Myopia Control: Ortho-k vs Gas Perms

here's a new journal article discussing "Peripheral Refraction With and Without Contact Lens Correction". it basically compares peripheral refractive error in soft & GP ("hard" or gas permeable lenses). its a bit technical even tho this is just the abstract, but its very interesting. what it says is that gas perms correct peripheral hyperopic refractive error better than soft lenses do. but the super interesting statement is at the end:

"The tradeoff between field curvature and off-axis astigmatism with GP lenses may limit their effectiveness for control of myopia progression."

and what THAT means in English is: while both ortho-k & GP's correct peripheral hyperopic refractive error, GP's likely don't have the same "myopia control" effect as ortho-k lenses do b/c of the GP's tendency to induce oblique, off-axis astigmatism. an interesting finding, for sure:


Peripheral refractive error degrades the quality of retinal images and has been hypothesized to be a stimulus for the development of refractive error. The purpose of this study was to investigate the changes in refractive error across the horizontal visual field produced by contact lenses (CLs) and to quantify the effect of CLs on peripheral image blur.
A commercial Shack-Hartmann aberrometer measured ocular wavefront aberrations in 5 degrees steps across the central 60 degrees of visual field along the horizontal meridian before and after CLs correction. Wavefront refractions for peripheral lines-of-sight were based on the full elliptical pupil encountered in peripheral measurements. Curvature of field is the change in peripheral spherical equivalent relative to the eye's optical axis.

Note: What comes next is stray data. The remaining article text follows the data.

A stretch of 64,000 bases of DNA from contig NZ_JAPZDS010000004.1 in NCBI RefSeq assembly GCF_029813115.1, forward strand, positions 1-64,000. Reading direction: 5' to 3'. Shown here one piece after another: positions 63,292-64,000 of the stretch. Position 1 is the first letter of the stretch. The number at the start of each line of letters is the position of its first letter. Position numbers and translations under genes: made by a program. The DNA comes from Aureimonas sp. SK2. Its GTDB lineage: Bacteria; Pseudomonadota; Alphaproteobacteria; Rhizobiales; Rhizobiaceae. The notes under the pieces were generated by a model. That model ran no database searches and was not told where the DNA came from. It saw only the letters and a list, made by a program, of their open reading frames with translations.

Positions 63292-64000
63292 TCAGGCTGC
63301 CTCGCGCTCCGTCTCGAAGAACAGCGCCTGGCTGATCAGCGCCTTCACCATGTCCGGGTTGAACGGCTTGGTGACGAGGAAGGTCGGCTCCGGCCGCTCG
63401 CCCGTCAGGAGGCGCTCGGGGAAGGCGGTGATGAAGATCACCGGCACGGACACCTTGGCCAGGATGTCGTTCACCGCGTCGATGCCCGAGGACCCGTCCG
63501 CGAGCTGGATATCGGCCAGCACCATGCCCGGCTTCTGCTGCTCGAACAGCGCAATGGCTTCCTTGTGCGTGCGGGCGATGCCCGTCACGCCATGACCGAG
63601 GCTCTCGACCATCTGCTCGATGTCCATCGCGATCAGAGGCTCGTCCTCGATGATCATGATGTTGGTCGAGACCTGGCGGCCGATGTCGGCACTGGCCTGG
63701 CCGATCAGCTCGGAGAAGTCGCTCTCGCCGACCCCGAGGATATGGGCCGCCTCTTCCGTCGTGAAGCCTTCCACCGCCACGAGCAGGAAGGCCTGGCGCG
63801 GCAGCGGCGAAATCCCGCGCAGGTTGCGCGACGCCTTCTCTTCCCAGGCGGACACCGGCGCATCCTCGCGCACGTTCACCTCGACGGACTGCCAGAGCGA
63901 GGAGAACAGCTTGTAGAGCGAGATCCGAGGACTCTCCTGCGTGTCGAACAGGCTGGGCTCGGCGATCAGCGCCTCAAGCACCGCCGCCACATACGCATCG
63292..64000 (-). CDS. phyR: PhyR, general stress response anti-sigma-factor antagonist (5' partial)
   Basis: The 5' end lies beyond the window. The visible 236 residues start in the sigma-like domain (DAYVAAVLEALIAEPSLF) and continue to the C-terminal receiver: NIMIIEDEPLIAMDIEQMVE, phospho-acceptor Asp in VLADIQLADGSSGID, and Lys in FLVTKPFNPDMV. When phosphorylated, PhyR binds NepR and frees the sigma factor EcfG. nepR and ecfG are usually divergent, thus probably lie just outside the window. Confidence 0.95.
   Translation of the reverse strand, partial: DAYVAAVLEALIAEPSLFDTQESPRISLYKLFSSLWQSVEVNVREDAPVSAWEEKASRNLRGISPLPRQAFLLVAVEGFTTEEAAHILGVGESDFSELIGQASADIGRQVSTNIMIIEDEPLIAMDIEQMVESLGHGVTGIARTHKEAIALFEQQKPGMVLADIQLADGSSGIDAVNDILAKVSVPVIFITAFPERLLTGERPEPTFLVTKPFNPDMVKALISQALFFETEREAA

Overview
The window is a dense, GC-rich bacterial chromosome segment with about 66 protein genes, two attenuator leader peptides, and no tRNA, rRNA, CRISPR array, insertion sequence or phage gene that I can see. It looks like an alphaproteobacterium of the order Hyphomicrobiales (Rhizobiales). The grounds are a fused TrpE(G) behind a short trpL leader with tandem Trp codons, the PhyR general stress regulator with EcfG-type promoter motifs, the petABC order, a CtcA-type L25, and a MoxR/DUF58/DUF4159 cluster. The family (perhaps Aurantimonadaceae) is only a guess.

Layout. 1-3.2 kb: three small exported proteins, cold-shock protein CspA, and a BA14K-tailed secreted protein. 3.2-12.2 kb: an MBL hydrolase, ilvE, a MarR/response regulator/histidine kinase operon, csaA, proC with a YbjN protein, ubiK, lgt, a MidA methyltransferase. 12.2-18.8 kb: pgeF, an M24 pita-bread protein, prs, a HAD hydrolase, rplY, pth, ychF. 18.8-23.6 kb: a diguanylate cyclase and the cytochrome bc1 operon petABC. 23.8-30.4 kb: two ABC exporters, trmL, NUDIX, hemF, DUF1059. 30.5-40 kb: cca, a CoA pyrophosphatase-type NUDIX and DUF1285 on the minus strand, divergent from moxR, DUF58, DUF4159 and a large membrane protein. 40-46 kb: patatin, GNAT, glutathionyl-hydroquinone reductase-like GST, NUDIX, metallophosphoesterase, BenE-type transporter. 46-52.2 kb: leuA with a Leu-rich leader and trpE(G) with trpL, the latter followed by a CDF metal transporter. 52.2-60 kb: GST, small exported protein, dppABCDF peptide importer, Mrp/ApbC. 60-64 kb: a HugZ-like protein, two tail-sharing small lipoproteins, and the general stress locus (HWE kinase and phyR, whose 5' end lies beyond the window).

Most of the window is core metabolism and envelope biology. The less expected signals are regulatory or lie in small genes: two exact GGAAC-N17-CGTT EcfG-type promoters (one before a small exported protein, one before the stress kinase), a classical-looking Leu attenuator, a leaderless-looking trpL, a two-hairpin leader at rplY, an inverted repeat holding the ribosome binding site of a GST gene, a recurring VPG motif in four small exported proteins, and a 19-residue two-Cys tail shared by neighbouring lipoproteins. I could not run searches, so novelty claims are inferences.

Hyperopic curvature of field in the naked eye increases with increasing amounts central myopic refractive error as predicted by Atchison (2006). For an eccentricity of E degrees, field curvature is approximately E percent of foveal refractive error. Rigid gas permeable (GP) lenses changed field curvature in the myopic direction twice as much as soft CLs (SCLs). Both of these effects varied with CLs power. For all lens powers, SCL cut the degree of hyperopic field curvature in half whereas GP lenses nearly eliminated field curvature. The benefit of reduced field curvature was partly offset by increased oblique astigmatism. The net reduction of retinal blur because of CLs is approximately constant across the visual field.
The researchers concluded that both SCL and GP lenses reduced the degree of hyperopic field curvature present in myopic eyes, with GP lenses having greater effect. The tradeoff between field curvature and off-axis astigmatism with GP lenses may limit their effectiveness for control of myopia progression. These results suggest that axial growth mechanisms that depend on retinal image quality will be affected more by GP than by SCL lenses.
Shen J, Clark CA, Soni PS, Thibos LN. Peripheral Refraction With and Without Contact Lens Correction. Optom Vis Sci. 2010 Jul 1.

FYI here's the explanation of how ortho-k lenses slow myopia progression:

Negative Image Shell


  1. I have two questions please:

    1. Can ortho-k correct -7.5 nearsightedness?
    2. Is it suitable for GPC sufferers?

  2. "1. Can ortho-k correct -7.5 nearsightedness?"
    IMO...not really. I don't like doing it over about -5.00. others disagree & will do it on much higher, but that's just MO

    "2. Is it suitable for GPC sufferers?"
    debatable. in 1 aspect it theoretically could be b/c the lens is only worn while the eye is closed (assuming we're talking about "accelerated ortho-k" here) so the "mechanical lid interaction" that is usually a significant factor in GPC is virtually eliminated. but on the other hand, its still a thick, hard lens. how about this: ortho-k is probably better for GPC sufferers than daily wear soft silicone lenses...but maybe not as good as dailies


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